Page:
University of Lincoln uses virtual reality to provide experience of heritage crafts

The University of Lincoln has developed a new system to use virtual reality technology to train young blacksmiths, saying that it wants to get more people involved in trades that are in danger of disappearing. Using their virtual blacksmith’s forge, users can experience the basic principles behind blacksmithing, and the hope is that young people might go on to take it up for real.

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iPlayer story on University of Lincoln

 

Eventually the university hopes to develop a virtual village that will allow users to experience a whole range of traditional crafts, and even receive one-to-one training from experts all over the world. The Heritage Crafts Alliance (set up in North Yorkshire in 2011 to focus on building crafts, and not to be confused with us) are quoted in the Look North report as supporting the project.

Heritage crafts need to embrace technology and new sections of society if they are to survive and this development look very interesting, though for me the sensation of actually being present in the environment and the interaction with the materials are vital factors in the lure of heritage crafts, and it will be a long time before technology can replicate this. If this is to become a teaching tool, is it even possible to convey the types of tacit knowledge that make up these craft skills without these sensuous factors present?

Life is a gym for head, hand and heart

It seems to me that the life many people aspire to at the moment involves spending the working day in important meetings or at a computer or doing similar cerebral work, then in the morning or evening jogging or pumping iron at the gym to get that perfect body.

These gyms seem bizarre places to me, I have walked past them in London full of folk pounding away like so many hamsters on wheels. The bizarre thing is that all those machines are consuming electricity, I’d like to see a gym that generated electricity or better see those folk out carrying shopping for old ladies or some  other useful physical activity. Besides that I struggle with the idea of pounding away just to get the current trendy body shape. I think far better to live a balanced life that involves a mix of cerebral and physical activity. At the moment I am converting my ex village police station into a holiday cottage, there is a lot of hard labouring work which a hard nosed business annalist would say I should pay a labourer £50 a day to do whilst I got on with more lucrative work. I earn an average of £80 a day so I can’t argue with the economics but there is something more important than economics to me. By doing the labouring myself I get a feeling of empowerment, and also a good workout which would cost my cerebral friends a hefty gym fee. Here I am starting to demolish the old wall separating the old garage from the police station office, I reckon you could charge for this it was such fun.

Why is it that doing this stuff as part of the working day is looked down upon whilst paying to sweat in the gym is viewed as a good thing? This is all part of my philosophy of living a balanced life with work involving hand, head and heart.

Craft notes from Japan

HCA trustee Greta Bertram shares her first notes from Japan

I’ve been in Japan for 2 weeks now (with another 4 to go) and have already seen plenty of wonderful Japanese crafts. Although it is hot in August, I have to admit I`m a fan of hot weather so I’m having a great time. I’ve so far been to Yokohama, Tokyo, Nagoya (inlcuding Tokoname for pottery and Arimatsu for shibori `tie-dyeing`) and Kanazawa (gold leaf and kaga-yuzen dyeing). Tomorrow I`m off on a day trip to Wajima, famous for it`s lacquerware. The past few days have been a bit tricky, as many things have been closed for O-Bon – a bit national holiday for honouring the spirits of the ancestors.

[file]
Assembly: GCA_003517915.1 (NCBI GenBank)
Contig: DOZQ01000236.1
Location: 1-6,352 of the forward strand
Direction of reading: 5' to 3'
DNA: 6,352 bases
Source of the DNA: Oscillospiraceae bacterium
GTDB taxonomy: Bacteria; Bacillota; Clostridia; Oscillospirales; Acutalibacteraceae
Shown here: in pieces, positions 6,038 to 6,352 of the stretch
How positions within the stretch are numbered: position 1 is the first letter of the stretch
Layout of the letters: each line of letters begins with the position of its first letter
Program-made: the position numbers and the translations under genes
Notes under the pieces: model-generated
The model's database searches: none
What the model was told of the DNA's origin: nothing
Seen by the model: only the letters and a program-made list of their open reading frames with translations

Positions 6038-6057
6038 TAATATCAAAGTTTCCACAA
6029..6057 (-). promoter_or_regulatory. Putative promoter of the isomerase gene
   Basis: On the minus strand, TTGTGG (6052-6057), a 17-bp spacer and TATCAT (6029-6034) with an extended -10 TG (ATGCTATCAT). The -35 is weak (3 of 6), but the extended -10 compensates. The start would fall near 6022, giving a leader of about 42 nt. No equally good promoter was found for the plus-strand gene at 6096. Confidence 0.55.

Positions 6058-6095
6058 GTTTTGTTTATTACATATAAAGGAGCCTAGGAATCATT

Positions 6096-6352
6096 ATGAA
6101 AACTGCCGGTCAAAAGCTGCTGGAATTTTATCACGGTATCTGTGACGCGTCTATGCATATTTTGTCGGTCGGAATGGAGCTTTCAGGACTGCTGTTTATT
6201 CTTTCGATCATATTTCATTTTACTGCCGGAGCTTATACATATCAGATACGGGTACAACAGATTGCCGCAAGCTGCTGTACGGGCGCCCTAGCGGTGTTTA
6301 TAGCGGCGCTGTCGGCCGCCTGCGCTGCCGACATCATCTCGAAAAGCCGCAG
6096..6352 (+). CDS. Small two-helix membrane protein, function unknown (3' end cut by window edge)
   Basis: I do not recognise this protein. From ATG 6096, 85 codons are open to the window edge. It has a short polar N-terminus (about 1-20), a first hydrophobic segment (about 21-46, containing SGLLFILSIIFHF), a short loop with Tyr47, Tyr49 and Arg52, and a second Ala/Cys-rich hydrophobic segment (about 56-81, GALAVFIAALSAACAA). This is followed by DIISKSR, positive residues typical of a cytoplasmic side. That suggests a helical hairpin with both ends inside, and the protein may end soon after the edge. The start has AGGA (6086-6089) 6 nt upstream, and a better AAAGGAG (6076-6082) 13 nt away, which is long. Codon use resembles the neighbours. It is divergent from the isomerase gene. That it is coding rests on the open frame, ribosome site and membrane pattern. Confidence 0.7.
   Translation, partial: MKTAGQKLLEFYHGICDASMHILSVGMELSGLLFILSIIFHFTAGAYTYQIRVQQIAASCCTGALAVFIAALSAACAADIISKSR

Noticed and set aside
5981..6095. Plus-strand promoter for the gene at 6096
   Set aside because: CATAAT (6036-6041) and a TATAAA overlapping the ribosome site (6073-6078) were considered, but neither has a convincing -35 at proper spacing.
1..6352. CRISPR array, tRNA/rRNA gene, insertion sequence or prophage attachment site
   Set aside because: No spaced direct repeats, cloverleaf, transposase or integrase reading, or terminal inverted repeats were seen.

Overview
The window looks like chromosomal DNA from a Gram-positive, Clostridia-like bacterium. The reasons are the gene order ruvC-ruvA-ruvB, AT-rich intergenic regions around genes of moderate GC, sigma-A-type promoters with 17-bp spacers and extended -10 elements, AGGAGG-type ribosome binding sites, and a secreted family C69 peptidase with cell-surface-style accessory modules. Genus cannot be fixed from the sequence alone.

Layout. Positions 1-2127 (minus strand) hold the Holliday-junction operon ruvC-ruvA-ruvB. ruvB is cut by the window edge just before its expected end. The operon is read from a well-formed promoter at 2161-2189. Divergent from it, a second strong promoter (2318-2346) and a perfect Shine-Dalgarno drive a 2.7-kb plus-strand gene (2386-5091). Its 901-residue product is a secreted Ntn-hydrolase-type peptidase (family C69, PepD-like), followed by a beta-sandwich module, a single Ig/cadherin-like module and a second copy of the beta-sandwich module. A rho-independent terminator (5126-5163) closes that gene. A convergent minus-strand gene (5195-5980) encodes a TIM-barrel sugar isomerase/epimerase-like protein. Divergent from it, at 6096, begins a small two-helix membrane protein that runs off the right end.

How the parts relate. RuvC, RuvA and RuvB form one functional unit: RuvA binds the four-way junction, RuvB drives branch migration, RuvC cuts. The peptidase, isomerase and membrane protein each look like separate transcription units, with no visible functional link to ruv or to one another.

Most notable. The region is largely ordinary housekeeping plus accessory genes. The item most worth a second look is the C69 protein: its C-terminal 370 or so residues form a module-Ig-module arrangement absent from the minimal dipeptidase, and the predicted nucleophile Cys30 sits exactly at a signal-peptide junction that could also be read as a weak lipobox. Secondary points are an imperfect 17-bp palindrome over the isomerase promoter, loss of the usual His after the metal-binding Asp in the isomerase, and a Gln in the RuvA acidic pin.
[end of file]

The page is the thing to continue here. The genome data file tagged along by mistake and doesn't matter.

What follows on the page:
Here’s a very brief introduction to some of the things I`ve seen so far. It`s amazing how widely exhibited crafts are, everywhere. I began my crafts exploration with a trip to the Japan Traditional Craft Centre in Ikebukuro, Tokyo. It`s essentially a salesroom/exhibition space – all the objects are exhibited beautifully, and all of them are for sale. I tried to make a list of every type of craft on display, but there were just too many to count and I had to give up! The temporary display changes every two weeks, and there was also space for a crafts-person-in-residence. Unfortunately, photos weren’t allowed.

Traditional Craft Industry is a status designated by the Ministry of Economy, Trade and Industry, and to be designated as such a craft must fulfill the following criteria.

  1. The article must be used mainly in everyday life.
  2. The article must be primarily manufactured by hand.
  3. The article must be manufactured using traditional techniques.
  4. The materials should be mainly those which have been traditionally employed.
  5. The industry must be of a regional nature.

Japan also has a traditional crafts mark which is administered by each local craft association according to the criteria set by the Ministry. According to the Centre, the mark `guarantees quality and authenticity and they are indeed the pride of the craftspeople`.

I found the 5th criteria really interesting. I would say that Japan has very strong regional identities, with crafts, theatre, food etc. being associated with different places. Every prefecture in Japan has a traditional crafts centre with an exhibition facility (as do many of the craft associations, and these often have resident craftspeople demonstrating their work to visitors). I found a map showing all of the crafts and where in Japan they come from, and the variety is incredible. Today I visited the Ishikawa Traditional Craft Centre in Kanazawa, which displays the 36 crafts of the region (including lacquerware, kutani ceramics, kaga-yuzen dyeing, butsdan-making (Buddhist altars), paper lanterns, umbrellas, candles, lion-masks and kaga-embroidery! Is there anything like this in the UK? I can`t think of anywhere, even in London…

Yuzen dyeing is a bit like batik – a resist is created using rice paste, the design is painted in with colour and then covered with another layer of rice paste before being dyed.]

[Photo Photo IMG_4603 and IMG_4602. Caption: Ishikawa Prefecture is famous for both its lacquerware and its gold leaf. The gold leaf is repeatedly pounded and pounded between sheets of special paper made from a plant that I’ve forgotten the name of until the gold is only 0.0001mm thick (I think). What`s interesting about these bowls is that they`re replicas of the top 100 lacquer bowls in Japan. I was amazed that there`s actually a list of the top bowls!]